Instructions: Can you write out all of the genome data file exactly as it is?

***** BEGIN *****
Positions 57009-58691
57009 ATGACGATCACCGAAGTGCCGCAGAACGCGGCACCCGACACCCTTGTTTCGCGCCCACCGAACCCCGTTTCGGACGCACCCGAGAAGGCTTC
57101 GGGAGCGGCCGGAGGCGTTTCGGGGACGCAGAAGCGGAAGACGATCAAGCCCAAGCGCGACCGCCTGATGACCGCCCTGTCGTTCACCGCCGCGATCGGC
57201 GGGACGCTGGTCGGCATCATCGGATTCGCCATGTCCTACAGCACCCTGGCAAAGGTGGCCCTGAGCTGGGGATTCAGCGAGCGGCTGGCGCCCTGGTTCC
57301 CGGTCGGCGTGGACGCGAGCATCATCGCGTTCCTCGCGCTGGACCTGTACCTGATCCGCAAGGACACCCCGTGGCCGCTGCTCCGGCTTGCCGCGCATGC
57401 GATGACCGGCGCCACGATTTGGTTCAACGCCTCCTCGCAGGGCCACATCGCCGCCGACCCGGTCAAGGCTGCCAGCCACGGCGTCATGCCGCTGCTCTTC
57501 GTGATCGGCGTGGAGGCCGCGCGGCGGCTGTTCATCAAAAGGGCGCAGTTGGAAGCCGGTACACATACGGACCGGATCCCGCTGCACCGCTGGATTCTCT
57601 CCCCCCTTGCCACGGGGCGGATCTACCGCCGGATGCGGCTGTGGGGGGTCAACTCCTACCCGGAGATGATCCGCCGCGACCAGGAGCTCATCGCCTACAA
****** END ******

Positions 57009-58691
57009 ATGACGATCACCGAAGTGCCGCAGAACGCGGCACCCGACACCCTTGTTTCGCGCCCACCGAACCCCGTTTCGGACGCACCCGAGAAGGCTTC
57101 GGGAGCGGCCGGAGGCGTTTCGGGGACGCAGAAGCGGAAGACGATCAAGCCCAAGCGCGACCGCCTGATGACCGCCCTGTCGTTCACCGCCGCGATCGGC
57201 GGGACGCTGGTCGGCATCATCGGATTCGCCATGTCCTACAGCACCCTGGCAAAGGTGGCCCTGAGCTGGGGATTCAGCGAGCGGCTGGCGCCCTGGTTCC
57301 CGGTCGGCGTGGACGCGAGCATCATCGCGTTCCTCGCGCTGGACCTGTACCTGATCCGCAAGGACACCCCGTGGCCGCTGCTCCGGCTTGCCGCGCATGC
57401 GATGACCGGCGCCACGATTTGGTTCAACGCCTCCTCGCAGGGCCACATCGCCGCCGACCCGGTCAAGGCTGCCAGCCACGGCGTCATGCCGCTGCTCTTC
57501 GTGATCGGCGTGGAGGCCGCGCGGCGGCTGTTCATCAAAAGGGCGCAGTTGGAAGCCGGTACACATACGGACCGGATCCCGCTGCACCGCTGGATTCTCT
57601 CCCCCCTTGCCACGGGGCGGATCTACCGCCGGATGCGGCTGTGGGGGGTCAACTCCTACCCGGAGATGATCCGCCGCGACCAGGAGCTCATCGCCTACAA